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Suggestions for the n00b - Perfect Pulled Pork in progress

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    Suggestions for the n00b - Perfect Pulled Pork in progress

    So I'm a n00b just trying to learn how to make BBQ on my Weber Kettle, and what better way to learn than to have people that actually know what they're doing critique me? I got a few good suggestions last time I tried this with Last Meal Ribs, so I figured I'd try again with Perfect Pulled Pork. Although this time I'm not already finished, I'm planning on updating as I go along so people can add suggestions while it's still cooking.

    ---

    The problem with having two children under 5 is that I usually have too much to do to spend all day watching the grill. But tomorrow is Father's Day, so if I want pulled pork, and I want to spend all day cooking it, that's what I'm doing. And the kiddie pool is all filled and warming up so I won't completely ignore the kids.

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    I got a 3.9 lb pork butt at the butcher shop. I was mildly annoyed because I asked for a 4-5 lb butt, and all they have was over 6.5 lbs, so they offered to cut it down for me. But they managed to get it under 4 lbs when they cut it, and I didn't want to ask them to cut up another one. It probably won't matter, we'll have leftovers anyway. But I was hoping to keep it close to the 5 lbs mentioned in the recipe for my first time out.

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    This is it rotated on the side from the last picture, with the fat cut off and kosher salt applied to dry brine. It will sit about 16 hours before I put it on the grill. I did cut a decent chunk of fat off, so now it's even lower then 3.9 lbs.

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    And here is my kettle, all set up in a snake with room for the water pan. I got it ready to go this evening so I don't have to do it in the morning when I could still be in bed. From playing around with shorter cooks, I think this should be about right to stick between 225-250 for most of the time.

    So I'm all set to update as I start in the morning, but I have a couple questions for anyone that happens to cruise by in the mean time:
    • Anyone have any idea how long this should take to cook? It's a small butt, so I'm thinking it might take even less time than the 8-12 hours mentioned in the recipe. I'm planning on having it ready in the early evening for dinner, and I do plan on using a beer cooler as a Faux Cambro, but I'd like to avoid having it sit in there for several hours. It's a battle in my head between not having to get up super early on the weekend and worrying about it not being ready by dinner time. If I put it on at 6 AM and it's approaching 203 at 1:00 I'm going to feel stupid.
    • Does anyone have good suggestions on how to reload the charcoal in the snake when the current stuff runs out? I think the stuff I have in their should make it most of the time, but I don't think it will last the whole time. Do I just take the top grate out and, rotate the water pan around, and add more charcoal to the end? Or is there a quicker, easier way? I put off getting a Smokenator once I heard about the Slow 'n Sear, but I haven't gotten either yet.
    I'll be back with updates once the sun rises.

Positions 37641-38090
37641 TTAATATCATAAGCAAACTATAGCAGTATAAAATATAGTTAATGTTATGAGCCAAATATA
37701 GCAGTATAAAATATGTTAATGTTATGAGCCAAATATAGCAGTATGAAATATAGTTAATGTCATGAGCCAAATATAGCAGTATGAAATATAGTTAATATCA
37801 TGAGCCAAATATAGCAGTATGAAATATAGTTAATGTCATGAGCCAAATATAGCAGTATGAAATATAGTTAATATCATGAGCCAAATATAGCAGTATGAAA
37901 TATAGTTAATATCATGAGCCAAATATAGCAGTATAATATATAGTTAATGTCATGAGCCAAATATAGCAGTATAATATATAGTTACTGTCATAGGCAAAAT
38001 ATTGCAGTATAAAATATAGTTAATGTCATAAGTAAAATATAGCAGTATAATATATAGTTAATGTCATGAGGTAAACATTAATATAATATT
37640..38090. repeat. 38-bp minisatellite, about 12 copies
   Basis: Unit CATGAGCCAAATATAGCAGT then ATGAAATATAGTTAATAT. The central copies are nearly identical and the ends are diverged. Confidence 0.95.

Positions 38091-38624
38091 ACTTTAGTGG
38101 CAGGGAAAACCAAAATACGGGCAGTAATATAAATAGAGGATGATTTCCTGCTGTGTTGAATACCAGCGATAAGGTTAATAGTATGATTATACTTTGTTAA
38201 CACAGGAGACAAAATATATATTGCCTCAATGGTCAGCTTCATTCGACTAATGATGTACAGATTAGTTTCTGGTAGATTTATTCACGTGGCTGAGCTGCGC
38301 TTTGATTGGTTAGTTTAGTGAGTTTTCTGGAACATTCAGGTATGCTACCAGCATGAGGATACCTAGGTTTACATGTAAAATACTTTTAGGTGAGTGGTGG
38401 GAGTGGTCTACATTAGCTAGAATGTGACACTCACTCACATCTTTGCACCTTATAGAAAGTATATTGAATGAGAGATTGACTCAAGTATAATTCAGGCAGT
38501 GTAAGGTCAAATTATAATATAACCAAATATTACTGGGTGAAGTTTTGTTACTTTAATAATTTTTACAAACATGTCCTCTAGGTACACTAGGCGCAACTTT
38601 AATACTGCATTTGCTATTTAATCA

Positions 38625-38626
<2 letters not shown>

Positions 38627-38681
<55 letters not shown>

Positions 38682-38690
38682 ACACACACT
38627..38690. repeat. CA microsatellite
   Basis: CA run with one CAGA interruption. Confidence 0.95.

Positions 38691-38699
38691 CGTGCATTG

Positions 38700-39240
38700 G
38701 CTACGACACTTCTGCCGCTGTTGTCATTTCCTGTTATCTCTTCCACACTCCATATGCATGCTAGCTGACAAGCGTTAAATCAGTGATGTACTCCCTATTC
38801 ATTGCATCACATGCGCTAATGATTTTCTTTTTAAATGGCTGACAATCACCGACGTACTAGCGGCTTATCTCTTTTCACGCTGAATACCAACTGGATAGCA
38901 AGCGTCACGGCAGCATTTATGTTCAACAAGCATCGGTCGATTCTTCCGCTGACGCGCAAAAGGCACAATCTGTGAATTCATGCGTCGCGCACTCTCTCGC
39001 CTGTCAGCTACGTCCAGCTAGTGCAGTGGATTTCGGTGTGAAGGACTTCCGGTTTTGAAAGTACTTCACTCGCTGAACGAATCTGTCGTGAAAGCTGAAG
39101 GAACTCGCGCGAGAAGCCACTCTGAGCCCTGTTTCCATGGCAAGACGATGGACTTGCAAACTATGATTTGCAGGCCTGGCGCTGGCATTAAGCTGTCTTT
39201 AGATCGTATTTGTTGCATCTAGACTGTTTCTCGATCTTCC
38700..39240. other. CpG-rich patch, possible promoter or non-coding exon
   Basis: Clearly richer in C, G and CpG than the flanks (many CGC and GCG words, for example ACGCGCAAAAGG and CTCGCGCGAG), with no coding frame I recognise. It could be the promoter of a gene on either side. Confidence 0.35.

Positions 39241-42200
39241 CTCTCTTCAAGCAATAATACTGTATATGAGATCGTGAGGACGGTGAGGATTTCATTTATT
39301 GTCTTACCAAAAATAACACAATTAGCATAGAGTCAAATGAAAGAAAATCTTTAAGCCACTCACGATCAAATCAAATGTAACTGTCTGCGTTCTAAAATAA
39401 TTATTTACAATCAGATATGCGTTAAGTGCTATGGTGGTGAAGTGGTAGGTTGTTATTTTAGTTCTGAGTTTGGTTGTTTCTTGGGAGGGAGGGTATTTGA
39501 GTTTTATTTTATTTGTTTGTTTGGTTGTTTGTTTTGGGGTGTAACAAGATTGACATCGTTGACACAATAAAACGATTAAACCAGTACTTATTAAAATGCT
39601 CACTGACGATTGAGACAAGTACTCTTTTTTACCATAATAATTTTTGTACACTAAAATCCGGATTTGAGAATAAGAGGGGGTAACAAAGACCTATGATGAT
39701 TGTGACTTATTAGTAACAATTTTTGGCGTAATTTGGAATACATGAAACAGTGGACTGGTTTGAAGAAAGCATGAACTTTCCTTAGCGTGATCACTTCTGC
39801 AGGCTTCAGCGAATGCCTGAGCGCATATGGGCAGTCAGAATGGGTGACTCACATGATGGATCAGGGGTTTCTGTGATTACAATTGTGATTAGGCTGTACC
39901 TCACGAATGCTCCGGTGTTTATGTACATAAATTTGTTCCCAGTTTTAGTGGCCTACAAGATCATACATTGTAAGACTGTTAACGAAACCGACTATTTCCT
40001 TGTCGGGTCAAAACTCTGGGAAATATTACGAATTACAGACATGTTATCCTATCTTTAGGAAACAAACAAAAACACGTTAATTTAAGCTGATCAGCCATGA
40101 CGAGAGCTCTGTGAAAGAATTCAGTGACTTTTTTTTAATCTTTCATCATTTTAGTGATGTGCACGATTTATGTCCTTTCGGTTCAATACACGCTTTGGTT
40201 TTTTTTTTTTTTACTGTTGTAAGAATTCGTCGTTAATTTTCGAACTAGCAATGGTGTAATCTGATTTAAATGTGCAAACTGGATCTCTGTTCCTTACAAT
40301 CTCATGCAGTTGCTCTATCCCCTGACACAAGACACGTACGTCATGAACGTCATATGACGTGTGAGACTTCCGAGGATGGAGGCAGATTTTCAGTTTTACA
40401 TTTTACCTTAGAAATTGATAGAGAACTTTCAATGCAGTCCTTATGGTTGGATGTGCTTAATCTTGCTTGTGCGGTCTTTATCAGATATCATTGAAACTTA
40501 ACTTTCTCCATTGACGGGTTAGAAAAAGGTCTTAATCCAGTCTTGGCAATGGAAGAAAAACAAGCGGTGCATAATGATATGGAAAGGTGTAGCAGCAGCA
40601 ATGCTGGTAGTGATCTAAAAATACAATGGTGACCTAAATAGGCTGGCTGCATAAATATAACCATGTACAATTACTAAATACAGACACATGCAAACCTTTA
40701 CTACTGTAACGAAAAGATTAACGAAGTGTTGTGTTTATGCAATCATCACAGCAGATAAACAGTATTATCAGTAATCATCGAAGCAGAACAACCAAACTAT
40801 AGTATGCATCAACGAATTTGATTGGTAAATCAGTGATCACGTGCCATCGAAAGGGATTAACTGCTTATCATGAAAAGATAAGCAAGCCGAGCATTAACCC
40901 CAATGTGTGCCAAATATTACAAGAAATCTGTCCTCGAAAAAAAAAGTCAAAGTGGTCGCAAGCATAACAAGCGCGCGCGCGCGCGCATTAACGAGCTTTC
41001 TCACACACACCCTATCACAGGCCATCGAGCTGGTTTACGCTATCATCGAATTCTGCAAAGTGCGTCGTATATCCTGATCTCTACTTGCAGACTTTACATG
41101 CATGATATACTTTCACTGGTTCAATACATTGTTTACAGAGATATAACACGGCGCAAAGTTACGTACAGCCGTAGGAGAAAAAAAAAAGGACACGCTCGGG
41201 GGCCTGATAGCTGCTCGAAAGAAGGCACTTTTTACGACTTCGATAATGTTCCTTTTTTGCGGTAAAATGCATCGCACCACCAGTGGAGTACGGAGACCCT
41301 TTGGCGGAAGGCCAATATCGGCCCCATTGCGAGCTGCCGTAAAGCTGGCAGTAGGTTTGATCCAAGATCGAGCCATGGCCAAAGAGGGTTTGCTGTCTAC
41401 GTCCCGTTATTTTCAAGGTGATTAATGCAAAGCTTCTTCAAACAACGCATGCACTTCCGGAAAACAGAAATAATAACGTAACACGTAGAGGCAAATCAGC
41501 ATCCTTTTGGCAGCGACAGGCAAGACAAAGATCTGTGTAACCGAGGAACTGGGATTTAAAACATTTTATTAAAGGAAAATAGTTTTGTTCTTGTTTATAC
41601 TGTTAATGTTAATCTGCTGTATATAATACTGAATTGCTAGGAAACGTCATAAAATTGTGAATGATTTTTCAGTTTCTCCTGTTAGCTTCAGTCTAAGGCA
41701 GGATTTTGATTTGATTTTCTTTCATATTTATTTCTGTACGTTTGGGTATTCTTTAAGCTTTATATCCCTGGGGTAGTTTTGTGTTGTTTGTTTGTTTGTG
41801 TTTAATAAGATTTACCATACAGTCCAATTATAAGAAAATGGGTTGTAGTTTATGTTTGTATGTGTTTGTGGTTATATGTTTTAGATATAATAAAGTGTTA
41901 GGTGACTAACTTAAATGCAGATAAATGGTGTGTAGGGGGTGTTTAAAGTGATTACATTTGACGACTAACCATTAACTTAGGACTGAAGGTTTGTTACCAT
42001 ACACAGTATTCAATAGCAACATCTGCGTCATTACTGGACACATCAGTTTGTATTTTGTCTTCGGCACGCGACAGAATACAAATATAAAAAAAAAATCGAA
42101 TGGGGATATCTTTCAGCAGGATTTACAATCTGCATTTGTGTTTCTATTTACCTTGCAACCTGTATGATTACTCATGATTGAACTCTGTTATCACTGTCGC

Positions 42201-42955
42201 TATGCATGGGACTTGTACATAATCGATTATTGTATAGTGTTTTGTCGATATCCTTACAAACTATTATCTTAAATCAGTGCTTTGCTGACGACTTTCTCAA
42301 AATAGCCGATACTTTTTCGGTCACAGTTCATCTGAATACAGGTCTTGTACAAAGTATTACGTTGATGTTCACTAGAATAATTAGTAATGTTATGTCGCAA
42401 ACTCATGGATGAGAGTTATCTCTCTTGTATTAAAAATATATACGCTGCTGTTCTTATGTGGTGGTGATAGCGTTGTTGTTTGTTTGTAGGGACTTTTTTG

#2
    First, your charcoal looks like enough to last plenty of time, I use a pyramid of 3 or a square of 4 and can get 6+ hours easily.
    Second, I put the butt away from the heat, then every hour or so rotate it to be directly across from the coals. You can make your snake go nearly all the way around, just keep rotating and make sure you don't light both ends.
    Having both the top and bottom just barely open keeps me at 225 but shoot a little higher and you shouldn't have to spend more than 2 minutes per hour monitoring it.
    Third, if you don't wrap I would guess a butt that small would be done in 8 hours or less. Cambro time is delicious time, don't hesitate keeping it in there for 2-3 hours.
    I would probably aim for 8 am start and if things go haywire and you aren't 170 by 2 wrap it for an hour or so and don't feel bad!

    Lastly if those coals are in the Weber waiting for morning, you might want to rethink that depending on the weather where you are. I did that and overnight it got colder and my coal got some dew, I fought keeping that wet stuff going all day and it was miserable.

    Edit to add, if it is getting done too fast do you know what will happen if you take it off, tent it with foil and let it sit a bit? Nothing, just keep it above 140.
    Last edited by _John_; June 20, 2015, 10:49 PM.

    Comment


    • wile_e8
      wile_e8 commented
      Editing a comment
      Thanks. Right now I'm thinking putting it on around 7:00, my kids normally wake up a little after 6:00 so I can start the coals then. And the coals should be fine, I'm in the high desert.

      I'll definitely aim for preventing getting done late and then tent it with foil if I need to.

    #3
    Got up at 6AM to light the chimney. Let it go for about a half hour, then put it in the grill and let that warm up until 7AM. While I was waiting I got to make some coffee, put on some cartoons for the kids (Miles From Tomorrowland was today's pick), and got the pork butt covered in Memphis Dust.

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    By about 7AM the temp was creeping above 230, so I put the pork on the grill.

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    Only bad news for now is that I may have started too few coals, I needed both the top and bottom vents fully open to get the temp above 225 before 7:00. Now the temp is constantly creeping up, so I'll have to keep an eye on it and close things down before it climbs too much. I put it on 20 minutes ago, and I have the top half closed and the bottom 2/3 closed because the temp is 244 right now. Hopefully it'll level off before too long.

    Comment


      #4